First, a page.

This Sunday on "Face the Nation," two officials took center stage in coverage of the program across the country: White House senior advisor Dan Pfeiffer and Rep. Michael McCaul, R-Texas, the chairman of the House Homeland Security Committee. The discussion included the tragic shooting last week at Fort Hood, Texas, the Obama administration's health care rollout, and the Supreme Court's decision to remove a number of limits on campaign contributions.
In the wake of the tragedy, which claimed the lives of four people, including the shooter, Pfeiffer implied that the administration might look more closely at ways to improve security at U.S. military bases. "I think it's clear from what happened at Ford Hood: we have to do a lot more to ensure that our men and women feel safe when they come home," Pfeiffer said.
McCaul, who represents Texas's 10th congressional district, also weighed in on the tragedy in his home state. He explained that the uptick in these kinds of shootings could be traced to poor mental health treatment for returning veterans. "At the end of the day, you're dealing with a mental health illness issue here," McCaul said. He also mentioned the warning signs in this case that officials missed, including dark and delusional posts on the shooter's Facebook page that indicated a deteriorating psychological state.
McCaul also defended his suggestion that military leaders at American bases carry weapons, explaining that the move could remedy the need for expensive additional security personnel. Later in the broadcast, Pfeiffer dismissed McCaul's comments. "The Pentagon has been looking at proposals like the one that Congressman McCaul talked about," Pfeiffer said. "They don't think it's a good idea."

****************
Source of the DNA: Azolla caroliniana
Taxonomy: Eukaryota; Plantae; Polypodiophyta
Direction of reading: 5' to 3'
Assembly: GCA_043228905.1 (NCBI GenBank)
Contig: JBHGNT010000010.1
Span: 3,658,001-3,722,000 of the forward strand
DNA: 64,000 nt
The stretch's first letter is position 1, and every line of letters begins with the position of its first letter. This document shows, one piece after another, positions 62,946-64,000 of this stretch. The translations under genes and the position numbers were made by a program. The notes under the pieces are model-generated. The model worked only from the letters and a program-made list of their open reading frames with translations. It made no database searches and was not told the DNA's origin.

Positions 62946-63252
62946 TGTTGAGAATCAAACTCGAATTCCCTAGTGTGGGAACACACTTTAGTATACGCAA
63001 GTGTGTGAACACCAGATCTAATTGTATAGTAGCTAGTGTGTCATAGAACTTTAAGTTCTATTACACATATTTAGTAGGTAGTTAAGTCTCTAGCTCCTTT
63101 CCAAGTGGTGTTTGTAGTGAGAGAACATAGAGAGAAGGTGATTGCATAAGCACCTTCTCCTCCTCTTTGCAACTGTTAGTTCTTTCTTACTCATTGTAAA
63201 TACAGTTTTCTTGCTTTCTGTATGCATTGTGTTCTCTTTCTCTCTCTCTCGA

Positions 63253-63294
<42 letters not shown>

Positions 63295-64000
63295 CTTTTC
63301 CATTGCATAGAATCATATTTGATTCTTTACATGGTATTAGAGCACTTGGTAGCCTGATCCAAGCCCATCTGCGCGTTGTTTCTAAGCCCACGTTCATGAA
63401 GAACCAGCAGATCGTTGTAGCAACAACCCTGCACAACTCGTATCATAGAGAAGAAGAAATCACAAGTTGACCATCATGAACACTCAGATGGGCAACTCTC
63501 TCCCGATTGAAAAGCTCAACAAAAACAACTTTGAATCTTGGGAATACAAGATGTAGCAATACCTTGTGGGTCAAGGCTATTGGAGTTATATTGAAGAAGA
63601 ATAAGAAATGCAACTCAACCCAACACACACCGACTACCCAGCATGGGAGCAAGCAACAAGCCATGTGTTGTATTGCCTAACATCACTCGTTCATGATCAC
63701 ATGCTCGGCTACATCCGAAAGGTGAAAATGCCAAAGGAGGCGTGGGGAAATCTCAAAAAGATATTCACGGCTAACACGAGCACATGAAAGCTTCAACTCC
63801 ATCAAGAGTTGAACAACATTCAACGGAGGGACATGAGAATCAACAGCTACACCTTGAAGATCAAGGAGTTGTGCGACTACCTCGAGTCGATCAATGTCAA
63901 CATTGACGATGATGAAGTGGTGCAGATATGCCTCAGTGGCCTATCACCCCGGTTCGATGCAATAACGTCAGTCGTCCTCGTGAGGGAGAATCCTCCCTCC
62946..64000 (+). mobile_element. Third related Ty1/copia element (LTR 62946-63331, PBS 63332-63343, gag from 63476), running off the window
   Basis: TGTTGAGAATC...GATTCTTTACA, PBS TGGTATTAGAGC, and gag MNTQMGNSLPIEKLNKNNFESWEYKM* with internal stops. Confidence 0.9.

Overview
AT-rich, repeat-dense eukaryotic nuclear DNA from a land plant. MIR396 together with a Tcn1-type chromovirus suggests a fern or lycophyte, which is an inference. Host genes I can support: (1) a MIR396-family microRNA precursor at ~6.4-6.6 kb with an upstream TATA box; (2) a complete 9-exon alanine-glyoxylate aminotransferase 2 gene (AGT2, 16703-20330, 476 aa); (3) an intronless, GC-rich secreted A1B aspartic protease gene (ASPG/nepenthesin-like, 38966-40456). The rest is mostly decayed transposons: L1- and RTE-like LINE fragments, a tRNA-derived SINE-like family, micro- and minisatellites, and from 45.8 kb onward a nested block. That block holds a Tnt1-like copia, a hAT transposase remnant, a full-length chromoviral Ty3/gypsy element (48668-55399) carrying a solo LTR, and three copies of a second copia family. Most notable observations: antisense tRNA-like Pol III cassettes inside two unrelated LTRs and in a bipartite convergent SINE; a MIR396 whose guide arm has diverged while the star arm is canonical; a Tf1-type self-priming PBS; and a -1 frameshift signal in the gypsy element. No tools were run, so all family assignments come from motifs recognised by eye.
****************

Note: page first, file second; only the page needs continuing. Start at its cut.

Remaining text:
McCaul and Pfeiffer's remarks on the Fort Hood shooting were picked up by The New York Times, The Los Angeles Times, The Washington Post, Reuters, CNN, The Philadelphia Inquirer, Fox News, Bloomberg, The Washington Times, Politico, MSNBC, The New York Post, The Washington Times, Newsmax, and National Review.
Pfeiffer also commented on the Obama administration's successful efforts to sign up approximately 7.1 million Americans on a health insurance programs provided by Affordable Care Act exchanges, a number the White House announced last week. Given the law's tumultuous rollout, Schieffer asked Pfeiffer if the Obama administration's problems on this front were now behind them.
"I think that we have a lot more work to do here," Pfeiffer said. "We have to ensure that the seven million folks who signed up have a good transition into health care. We have a number of people who were in the queue when the deadline hit, who we have to get signed up."
Pfeiffer's discussion on health care - as well as his remarks on the Obama administration's efforts to the keep control of the Senate and resist big-money GOP opposition - were picked up by Mediaite, The Hill, and Politico.
At the end of his interview with Pfeiffer, Schieffer asked about what the White House did when it learned that David Ortiz, an all-star hitter for the Boston Red Sox, took a picture of himself with the president that turned out to be part of a Samsung promotional campaign.
Pfeiffer chuckled for a second. "Maybe this will be the end of all selfies," he said. Pfeiffer also said that the White House had expressed its concerns with Samsung over using the president's likeness to endorse a product.
When asked how that conversation went, Pfeiffer played it coy: "I'll leave that to the conversation between the lawyers."